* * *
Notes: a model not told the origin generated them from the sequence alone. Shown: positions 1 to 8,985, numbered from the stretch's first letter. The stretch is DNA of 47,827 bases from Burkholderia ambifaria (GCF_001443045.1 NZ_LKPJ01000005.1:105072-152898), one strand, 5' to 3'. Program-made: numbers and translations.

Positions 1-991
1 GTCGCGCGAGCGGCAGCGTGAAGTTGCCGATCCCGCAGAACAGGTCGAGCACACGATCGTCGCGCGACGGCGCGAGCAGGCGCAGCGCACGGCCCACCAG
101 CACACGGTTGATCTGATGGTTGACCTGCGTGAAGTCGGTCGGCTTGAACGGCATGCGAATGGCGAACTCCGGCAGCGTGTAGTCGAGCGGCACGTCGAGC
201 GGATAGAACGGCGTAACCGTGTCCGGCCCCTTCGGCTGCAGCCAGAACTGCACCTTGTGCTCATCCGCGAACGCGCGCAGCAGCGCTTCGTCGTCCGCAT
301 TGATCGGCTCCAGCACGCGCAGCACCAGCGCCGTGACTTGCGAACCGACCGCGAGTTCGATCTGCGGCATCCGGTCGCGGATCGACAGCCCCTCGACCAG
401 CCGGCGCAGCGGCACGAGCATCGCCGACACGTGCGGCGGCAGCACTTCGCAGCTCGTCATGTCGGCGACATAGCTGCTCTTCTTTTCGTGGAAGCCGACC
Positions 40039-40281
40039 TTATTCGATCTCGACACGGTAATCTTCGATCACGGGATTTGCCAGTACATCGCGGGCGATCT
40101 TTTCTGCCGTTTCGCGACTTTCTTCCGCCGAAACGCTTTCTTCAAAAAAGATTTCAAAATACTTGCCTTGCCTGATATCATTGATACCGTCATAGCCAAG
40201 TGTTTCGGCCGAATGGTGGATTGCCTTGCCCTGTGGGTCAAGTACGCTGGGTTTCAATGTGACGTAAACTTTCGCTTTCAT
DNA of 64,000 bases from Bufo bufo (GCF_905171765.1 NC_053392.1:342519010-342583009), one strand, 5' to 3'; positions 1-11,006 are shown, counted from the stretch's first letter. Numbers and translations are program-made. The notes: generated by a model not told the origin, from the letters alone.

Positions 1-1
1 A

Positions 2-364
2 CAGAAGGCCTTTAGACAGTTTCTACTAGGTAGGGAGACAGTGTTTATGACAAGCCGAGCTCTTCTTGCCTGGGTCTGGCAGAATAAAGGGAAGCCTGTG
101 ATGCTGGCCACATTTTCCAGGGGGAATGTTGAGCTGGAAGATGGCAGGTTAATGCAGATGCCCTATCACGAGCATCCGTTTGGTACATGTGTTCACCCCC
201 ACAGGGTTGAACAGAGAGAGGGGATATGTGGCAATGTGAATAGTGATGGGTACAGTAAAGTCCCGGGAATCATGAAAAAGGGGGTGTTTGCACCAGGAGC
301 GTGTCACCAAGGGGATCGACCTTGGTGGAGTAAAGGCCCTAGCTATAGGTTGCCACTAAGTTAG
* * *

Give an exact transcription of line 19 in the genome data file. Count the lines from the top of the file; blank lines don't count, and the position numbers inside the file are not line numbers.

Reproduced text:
301 GTGTCACCAAGGGGATCGACCTTGGTGGAGTAAAGGCCCTAGCTATAGGTTGCCACTAAGTTAG